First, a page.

American Born Chinese: Adapting Classic Literature as a Dialogue for Self-Affirmation

In his graphic novel, Gene Luen Yang takes the classic story of the Monkey King and transforms it into one that takes the classic idea of divine beings hiding amongst the people and spins it to focus on the life of a simple Chinese American boy named Jin. By using a transformer as a symbol for transformation of the divine and the idolisation of gods by mankind, Yang can hint subtly religious themes in his simple novel that the audience can digest well.

The original monkey king story, “Journey to the West”, is about a monk who becomes more ‘Buddha-like’, much like how Jin tries and, in his own mind, does become more ‘American-like’ throughout the novel. In Yang’s graphic novel the reader is presented with the story of the Monkey King in a few pages. But within the stories’ opening pages we are quickly shown the real person the narrative will follow, a boy named Jin and the son of the Monkey King who goes by Wei-Chen. The story is about both of their own personal journeys to discover who they really are, their place in the world and what it means to be Chinese.

If this story sounds even a little familiar it may be because the Monkey King’s story i.e. “Journey to the West”, is one adapted many times in multiple forms of media, especially in recent years with the many live action “The Monkey King” movies and some digital “Monkey King” films. Even more well known is the character Son Goku from Dragonball who was adapted from Sun Wukong (the Monkey King) and who’s story practically follows a similar narrative as the monkey king. Goku even has a tail and a staff which grows longer like the monkey king’s ‘Ryui Kingu Bang’.

This Monkey King, who has obtained almost the divine abstains from entering the heavenly realm to help and guide people in the earthly realm. This is reflected in the novel by the Monkey Kings’ son who wishes to leave his divine monkey-form behind and live in the world of man as a human. Both these stories let people imagine themselves participating in this journey because this raw idea of wanting to transform yourself to fit in is a commonly understood struggle in human lives. The transformations are religious in a sense and stem from the transformer toys. In the novel, the two kids play with their transformers because it corresponds to something in their experience. As a symbol for their place in the world or for all Chinese people who were raised in America. The story of the transformers connects to their own since they like the Chinese Americans “not from this world but living in it.”

The transformation in this graphic novel is a more spiritual one because Jin, and later the Monkey King’s Son, want to transform into the ideal American. The Monkey King’s son transforms himself when he enters this world and takes the form of a stereotypical nerdy Chinese male teen and the boy Jin transforms into a Caucasian teen (Yang, 194). Jin is under the impression that to be American is an aesthetic-based determinant instead of the social-construct it is supposed to be. One must look some way and act some way to really be part of America.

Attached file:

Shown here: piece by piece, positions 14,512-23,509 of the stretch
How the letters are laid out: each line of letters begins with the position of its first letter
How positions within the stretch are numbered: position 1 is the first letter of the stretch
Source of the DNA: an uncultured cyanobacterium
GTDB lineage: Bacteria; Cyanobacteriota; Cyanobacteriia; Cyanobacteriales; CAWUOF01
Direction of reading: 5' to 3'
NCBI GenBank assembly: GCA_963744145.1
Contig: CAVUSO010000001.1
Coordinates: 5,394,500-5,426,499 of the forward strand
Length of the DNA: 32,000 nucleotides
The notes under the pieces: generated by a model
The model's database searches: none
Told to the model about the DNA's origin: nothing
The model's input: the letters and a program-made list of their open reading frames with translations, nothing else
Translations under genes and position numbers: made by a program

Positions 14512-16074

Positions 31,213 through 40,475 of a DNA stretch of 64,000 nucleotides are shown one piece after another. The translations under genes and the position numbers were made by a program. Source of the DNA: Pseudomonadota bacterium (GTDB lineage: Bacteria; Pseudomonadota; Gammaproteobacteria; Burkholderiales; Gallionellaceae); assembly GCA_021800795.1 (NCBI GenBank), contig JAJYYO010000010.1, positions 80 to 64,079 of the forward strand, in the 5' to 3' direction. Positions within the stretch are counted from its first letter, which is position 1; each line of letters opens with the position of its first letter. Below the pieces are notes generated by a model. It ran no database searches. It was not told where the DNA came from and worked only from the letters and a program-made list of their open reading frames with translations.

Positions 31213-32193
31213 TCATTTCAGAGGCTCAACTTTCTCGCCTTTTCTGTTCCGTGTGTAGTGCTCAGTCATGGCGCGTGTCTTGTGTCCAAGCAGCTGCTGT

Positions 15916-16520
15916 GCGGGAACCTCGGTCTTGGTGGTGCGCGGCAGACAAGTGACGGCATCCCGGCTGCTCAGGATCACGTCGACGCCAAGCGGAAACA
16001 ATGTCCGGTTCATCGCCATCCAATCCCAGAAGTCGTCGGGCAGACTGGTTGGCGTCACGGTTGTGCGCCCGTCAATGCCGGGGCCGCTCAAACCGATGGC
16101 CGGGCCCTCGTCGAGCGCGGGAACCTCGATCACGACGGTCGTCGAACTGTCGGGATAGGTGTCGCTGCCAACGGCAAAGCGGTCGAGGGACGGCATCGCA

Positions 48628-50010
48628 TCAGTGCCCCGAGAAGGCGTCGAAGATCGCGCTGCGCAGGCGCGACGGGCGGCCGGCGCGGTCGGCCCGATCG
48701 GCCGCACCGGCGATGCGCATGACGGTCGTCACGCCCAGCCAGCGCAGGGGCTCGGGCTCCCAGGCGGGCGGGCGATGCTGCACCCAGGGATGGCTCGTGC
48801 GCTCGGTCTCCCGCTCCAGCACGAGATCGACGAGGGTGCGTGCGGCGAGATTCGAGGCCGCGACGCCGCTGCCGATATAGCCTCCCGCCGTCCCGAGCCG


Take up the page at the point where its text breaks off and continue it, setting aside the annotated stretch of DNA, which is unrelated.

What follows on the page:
Even the graphic novel’s title itself is evocative of this belief, “American Born Chinese”, a boy born in America who should be American but is still Chinese; what a diasporic take on the American population this presents. When one is born or assimilated into America, a country known and often mocked for its ultra-patriotism, they are then only referred to as and considered to be ‘American’, this becomes their sole identity.

Desiring their transformation, the two boys seem throughout the novel to be subtlety worshipping their Transformer toys. The boys are praising the transformers and wishing for an aspect of the toy that they do not have themselves; the ability to change themselves and adapt into society. These mysterious and strange beings from another world possess powers far beyond human ability and comprehension and have traits and aspects about them that humanity wishes and prays for. Holding on to these transformers Jin and Wei-Chen are kind of constantly praying to the toys like idols of worship hoping someday their wishes could be granted.

With Sun Wukong (the Monkey King) and Wei-Chen (the Monkey King’s son) being present as divinities, there seems to be this idea that they must look different from us, so the need to change their appearance arises conveniently in the plot. In the novel Wei-Chen is reminded of his status as a god by his father giving him a transformer toy and equating it to Wei-Chen himself (Yang 217). A symbolic message throughout this novel is transformation as Jin the main character, and Wei-Chen both go through and desire a transformation from who they are, to fit into American society. This is also the story of the transformers who are alien robots that take the form of vehicles and machinery from our world to fit into the same society. Jin wants to transform into a white American citizen because in his mind that’s what he needs to be to fit into society. Wei-Chen transforms into a Chinese American teen to fit into human society and in a way to reject his monkey-ness or in the subtler sense this ‘godliness’.

To conclude, through his novel Yang molds classic religious themes and ideas into a story which is digestible by the common man; detailing a struggle found in the average person’s life, the desire to change and fit in and erase any part of yourself that stands out.

Works Cited:

Yang, Gene Luen. American Born Chinese: Square Fish, 2009.

The Author.

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